- This week, Michigan ordered coronavirus testing for agricultural and food processing workers after 11 recent outbreaks at farms and food plants in the state, the Associated Press reported.
- The order applies to meat, poultry and egg facilities, as well as greenhouses and employers that hire migrant workers who don't live on-site. Those employers, with more than 20 workers on-site at a time, must test all employees once, then any new employees and workers with symptoms or exposure to the coronavirus.
- "The men and women who work in our fields and food processing plants are at particular risk for COVID-19, and they need and deserve protection," Robert Gordon, director of Michigan's health department, said in a statement. "Today’s order will help to reduce the spread of COVID in communities across Michigan and reduce the pandemic’s disparate impact on Latinos."
As outbreaks at food processors continue to spread across the country, more testing could be the next solution.
When the pandemic hit the U.S., meat plants quickly became hotbeds for coronavirus. Then outbreaks then spread to other food processing plants and farms. Overall, more than 50,000 workers in meatpacking, food processing and farm workers have tested positive for coronavirus and more than 232 have died, according to the Food & Environment Reporting Network.
Even after temporarily closing plants and implementing measures like plastic barriers, mask requirements and temperature checks, coronavirus has continued to spread through plants where employees often work very close to one another.
According to tracking by the Michigan Department of Health and Human Services cited by Detroit News, there were 604 new coronavirus cases and six new deaths reported in the state on Monday — raising the totals in Michigan to 83,386 positive cases and 6,212 deaths. From a Kraft Heinz food plant to meatpacking facilities, the virus has spread throughout factories in Michigan, as well as at farms and greenhouses.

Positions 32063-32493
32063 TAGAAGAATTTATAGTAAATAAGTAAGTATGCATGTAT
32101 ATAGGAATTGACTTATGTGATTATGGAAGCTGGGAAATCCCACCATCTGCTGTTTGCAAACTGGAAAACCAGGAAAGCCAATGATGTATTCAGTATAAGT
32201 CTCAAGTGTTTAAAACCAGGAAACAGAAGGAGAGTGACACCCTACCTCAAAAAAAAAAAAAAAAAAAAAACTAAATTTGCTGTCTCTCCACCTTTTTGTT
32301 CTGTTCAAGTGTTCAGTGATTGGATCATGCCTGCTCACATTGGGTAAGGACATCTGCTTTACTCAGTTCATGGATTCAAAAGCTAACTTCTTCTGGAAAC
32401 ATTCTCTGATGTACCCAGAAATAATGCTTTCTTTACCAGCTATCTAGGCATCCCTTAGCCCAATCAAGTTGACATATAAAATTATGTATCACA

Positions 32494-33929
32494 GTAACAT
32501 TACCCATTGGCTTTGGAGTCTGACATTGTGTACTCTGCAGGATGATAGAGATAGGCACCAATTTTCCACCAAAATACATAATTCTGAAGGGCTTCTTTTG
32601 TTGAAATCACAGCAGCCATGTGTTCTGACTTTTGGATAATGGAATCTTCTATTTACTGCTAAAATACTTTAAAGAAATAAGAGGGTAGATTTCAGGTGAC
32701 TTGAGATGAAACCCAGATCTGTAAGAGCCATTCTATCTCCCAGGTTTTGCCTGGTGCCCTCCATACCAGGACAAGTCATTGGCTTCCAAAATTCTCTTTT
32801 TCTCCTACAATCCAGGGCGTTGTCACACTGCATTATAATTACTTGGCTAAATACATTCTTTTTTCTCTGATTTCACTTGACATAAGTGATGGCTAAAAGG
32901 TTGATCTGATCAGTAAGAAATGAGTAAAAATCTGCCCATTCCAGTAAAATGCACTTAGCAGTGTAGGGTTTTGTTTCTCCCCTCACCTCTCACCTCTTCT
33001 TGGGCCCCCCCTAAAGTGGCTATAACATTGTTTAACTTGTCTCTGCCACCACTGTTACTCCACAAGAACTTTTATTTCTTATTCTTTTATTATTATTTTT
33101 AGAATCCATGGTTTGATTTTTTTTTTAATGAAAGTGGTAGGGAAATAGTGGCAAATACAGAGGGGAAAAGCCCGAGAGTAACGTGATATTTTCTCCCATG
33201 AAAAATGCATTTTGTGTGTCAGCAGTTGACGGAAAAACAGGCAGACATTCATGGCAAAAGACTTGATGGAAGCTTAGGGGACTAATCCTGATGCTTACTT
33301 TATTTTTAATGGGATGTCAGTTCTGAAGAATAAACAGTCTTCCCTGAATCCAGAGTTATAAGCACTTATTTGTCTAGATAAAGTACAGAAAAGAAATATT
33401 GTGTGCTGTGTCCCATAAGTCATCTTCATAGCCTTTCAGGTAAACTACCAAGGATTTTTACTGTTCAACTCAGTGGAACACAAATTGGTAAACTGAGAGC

To stop the spread among food workers, of which many are immigrants, Michigan is now requiring employers complete a plan by Aug. 10 for how they will conduct testing and then they must finish baseline testing and implementation of ongoing testing by Aug. 24., according to the order.
The health department said in its announcement that companies have several options for completing the required testing, including contracting with a medical provider or laboratory to arrange a testing program or requesting state assistance to conduct testing. Coronavirus tests can be costly, but in Michigan's case there are state grants available to help employers with the costs. If this new testing mandate works to quell numbers in Michigan, other states could look to issue similar orders.
This isn't the first move by the state to increase safety at food processing facilities. In July, Michigan Gov. Gretchen Whitmer also signed an executive order requiring PPE for employees at meatpacking plants.
Michigan's latest order comes a week after Tyson Foods announced it is starting a new testing and monitoring program at all 140 of its production facilities, where the company will now test its workers for coronavirus weekly. Tyson also created a chief medical officer position and plans to add nearly 200 nurses and administrative support personnel for its new program.
With both one of the largest meat processors in the U.S. and all of the food plants in the state of Michigan implementing testing, it could spark a change at food facilities across the country to start testing employees regularly.